The Boeing B-17 Flying Fortress is the third-most produced bomber in history: 12,731 aircraft of this type went off the production line between 1936 and 1945. It came in several major variants, the most numerous of which was the final production version, the B-17G: as many as 8,680 were built. Appearing in 1943, the B-17G was the result of some eight years of the type’s evolution. The B-17G bomber also became the basis for many sub variants that were used for a variety of purposes, ranging from reconnaissance to carrying VIPs.
The definitive variant
The first B-17 prototype flew in 1935, and its B-17E and B-17F variants had been produced in hundreds by the time the B-17G was introduced onto the production line in July 1943. By then, most of the type’s teething problems had long been dealt with. The B-17E and B-17F also had better protection and armament than earlier variants, not to mention the first prototypes. However, there still was some room for improvement and the B-17G filled it.
Among the key new features introduced in the B-17G variant was the power-operated Bendix turret mounted in a chin-type installation under the aircraft’s fore fuselage. To be fair, the Bendix turret had been used on some of the later B-17Fs as well, but really became a hallmark of the B-17G. With that additional pair of 0.50-inch machine guns the bomber was now armed with as much as thirteen guns to stand up for itself. The production run continued until 1945 with the burden split between several manufacturers: Boeing, which built 4,035 B-17Gs, Douglas, which built 2,395, and Lockheed-Vega, which contributed by making 2,250 of these aircraft.
The first B-17G flew in August 1943, and by the end of that year B-17G bombers entered service with the Eighth and Fifteenth Air Forces operating in Europe. The new aircraft, along with other four-engine heavy bombers employed by the Allies made a major contribution to the victory in Europe, dropping thousands of bombs on targets in Germany. Over 80 B-17Gs operated by the Royal Air Force, which called them Fortress III, also took part in the bombing raids against Germany, in particular as electronic countermeasures aircraft.
Carrying privates and generals
The CB-17G variant was used as a transport. It could accommodate up to 64 troops. Another transport version, dedicated specifically to carrying VIPs, was the VB-17G. These were still carrying US generals during the Korean War. Some B-17Gs were also used for hauling cargo.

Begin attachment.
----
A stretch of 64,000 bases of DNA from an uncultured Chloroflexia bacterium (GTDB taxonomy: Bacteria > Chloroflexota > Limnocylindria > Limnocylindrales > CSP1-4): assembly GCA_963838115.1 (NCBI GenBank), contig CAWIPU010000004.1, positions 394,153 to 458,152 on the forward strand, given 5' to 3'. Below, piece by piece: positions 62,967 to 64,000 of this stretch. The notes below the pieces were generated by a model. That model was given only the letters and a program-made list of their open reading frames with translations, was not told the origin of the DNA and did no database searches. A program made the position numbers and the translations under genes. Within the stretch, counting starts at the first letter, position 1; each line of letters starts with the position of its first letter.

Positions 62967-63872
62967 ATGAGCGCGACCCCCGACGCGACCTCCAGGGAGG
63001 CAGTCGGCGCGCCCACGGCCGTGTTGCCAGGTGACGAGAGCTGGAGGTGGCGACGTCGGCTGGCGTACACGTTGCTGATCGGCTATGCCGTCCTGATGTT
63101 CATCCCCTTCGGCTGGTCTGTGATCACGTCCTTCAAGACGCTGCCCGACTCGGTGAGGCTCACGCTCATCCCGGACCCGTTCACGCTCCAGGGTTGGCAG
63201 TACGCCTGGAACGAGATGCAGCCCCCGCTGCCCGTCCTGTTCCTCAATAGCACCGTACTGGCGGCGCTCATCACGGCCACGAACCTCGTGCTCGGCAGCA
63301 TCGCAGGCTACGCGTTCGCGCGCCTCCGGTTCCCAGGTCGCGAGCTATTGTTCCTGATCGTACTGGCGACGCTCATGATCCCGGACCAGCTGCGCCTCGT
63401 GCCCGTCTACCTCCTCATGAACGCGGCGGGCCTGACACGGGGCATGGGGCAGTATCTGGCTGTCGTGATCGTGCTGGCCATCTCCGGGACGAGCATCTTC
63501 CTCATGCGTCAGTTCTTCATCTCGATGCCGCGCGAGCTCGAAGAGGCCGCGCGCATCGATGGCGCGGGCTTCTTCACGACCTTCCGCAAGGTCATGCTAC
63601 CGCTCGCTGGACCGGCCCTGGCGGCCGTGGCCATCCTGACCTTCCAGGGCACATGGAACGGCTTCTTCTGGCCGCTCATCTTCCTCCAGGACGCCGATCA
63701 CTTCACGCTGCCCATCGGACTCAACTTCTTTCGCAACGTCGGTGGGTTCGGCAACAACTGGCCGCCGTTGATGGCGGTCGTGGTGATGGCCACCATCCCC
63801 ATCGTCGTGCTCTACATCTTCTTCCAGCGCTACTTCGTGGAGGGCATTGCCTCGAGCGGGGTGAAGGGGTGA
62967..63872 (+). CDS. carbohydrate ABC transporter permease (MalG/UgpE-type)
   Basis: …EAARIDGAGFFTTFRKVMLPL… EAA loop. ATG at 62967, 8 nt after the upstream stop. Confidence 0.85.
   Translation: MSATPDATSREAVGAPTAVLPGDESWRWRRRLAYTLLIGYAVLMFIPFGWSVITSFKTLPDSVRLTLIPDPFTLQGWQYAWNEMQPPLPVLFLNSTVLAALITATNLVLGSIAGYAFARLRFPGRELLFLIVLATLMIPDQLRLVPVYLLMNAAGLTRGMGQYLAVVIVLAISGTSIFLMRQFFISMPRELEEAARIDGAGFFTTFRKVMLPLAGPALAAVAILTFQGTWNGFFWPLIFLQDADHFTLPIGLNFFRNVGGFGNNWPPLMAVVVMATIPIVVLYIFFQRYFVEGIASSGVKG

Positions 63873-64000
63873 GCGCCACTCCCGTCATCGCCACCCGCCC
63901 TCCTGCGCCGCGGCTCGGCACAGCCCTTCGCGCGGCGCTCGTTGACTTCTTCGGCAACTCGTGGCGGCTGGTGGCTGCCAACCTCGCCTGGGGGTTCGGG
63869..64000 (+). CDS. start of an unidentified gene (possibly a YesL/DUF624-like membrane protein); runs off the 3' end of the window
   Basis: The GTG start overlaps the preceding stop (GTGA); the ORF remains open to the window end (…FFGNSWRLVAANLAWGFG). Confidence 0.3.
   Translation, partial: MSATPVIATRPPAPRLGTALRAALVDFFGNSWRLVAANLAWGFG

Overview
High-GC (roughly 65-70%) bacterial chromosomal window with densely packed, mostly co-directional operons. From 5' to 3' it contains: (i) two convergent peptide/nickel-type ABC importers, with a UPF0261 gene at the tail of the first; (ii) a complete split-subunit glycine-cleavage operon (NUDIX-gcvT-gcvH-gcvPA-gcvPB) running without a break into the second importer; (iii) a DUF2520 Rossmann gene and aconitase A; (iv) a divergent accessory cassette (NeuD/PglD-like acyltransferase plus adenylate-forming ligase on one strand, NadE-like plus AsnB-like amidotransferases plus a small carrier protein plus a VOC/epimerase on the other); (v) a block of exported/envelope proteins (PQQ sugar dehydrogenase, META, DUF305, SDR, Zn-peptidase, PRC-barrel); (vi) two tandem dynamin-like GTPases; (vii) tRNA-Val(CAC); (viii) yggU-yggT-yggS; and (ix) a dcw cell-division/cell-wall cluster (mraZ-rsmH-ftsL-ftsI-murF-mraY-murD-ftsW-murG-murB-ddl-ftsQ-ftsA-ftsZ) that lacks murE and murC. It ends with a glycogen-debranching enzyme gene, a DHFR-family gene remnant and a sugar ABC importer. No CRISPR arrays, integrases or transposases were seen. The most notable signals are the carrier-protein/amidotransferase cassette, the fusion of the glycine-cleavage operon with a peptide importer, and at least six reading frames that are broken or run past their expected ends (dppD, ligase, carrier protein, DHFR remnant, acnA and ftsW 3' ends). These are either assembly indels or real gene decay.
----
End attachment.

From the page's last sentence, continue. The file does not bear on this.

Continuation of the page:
Spying on adversaries
Although the Flying Fortress was conceived primarily as a heavy bomber, its range capabilities certainly made it a viable reconnaissance platform. So, indeed, a recon variant designated RB-17G was developed, as well. Moreover, the US Navy made use of 31 B-17Gs by modifying them into one of the first ever airborne early warning aircraft (AWACS) by fitting them with S-band AN/APS-20 search radars in a large underfuselage radome and additional fuel tanks for extended range. These AWACS planes were issued the PB-1W designation and flew with the US Navy until the mid-1950s. The Navy also used one B-17Gs designated as PB-1 for various test projects.
Another US service that employed the B-17G in its intelligence operations was the Central Intelligence Agency (CIA). Its front companies Air America, Civil Air Transport, and Intermountain Aviation used aircraft of this type in such special missions as dropping agents in China. Those Fortresses took off from Taiwan with Taiwanese crews. Several were downed by Chinese MiGs.
About 130 B-17Gs were adapted for carrying A-1 airborne lifeboats to fly air-sea rescue missions. They flew under B-17H, TB-17H (the training version), and SB-17G designations. The United States Army Air Forces (USAAF) employed these aircraft in the Pacific theater of operations during the last years of WWII to help stranded bomber crews that had been shot down by the enemy or crashed at sea. Following the war, some former USAAF B-17Gs flew search and rescue missions with U.S. Coast Guard under the PB-1G designation until 1959.
Training pilots, taking friendly fire
Naturally, some airframes were needed for training new aircrews. Later on, some were also used as target drones (such as the DB-17L and QB-17N variants) and drone directors (DB-17P variant). In this capacity B-17Gs went on flying well into the late 1950s.
The last time USAF Flying Fortresses were used in an operational mission was on August 6, 1959. On that day a DB-17P directed a QB-17G, out of Holloman Air Force Base, New Mexico. The drone served as a target for a McDonnell F-101 Voodoo, which destroyed the Fortress with an air-to-air missile.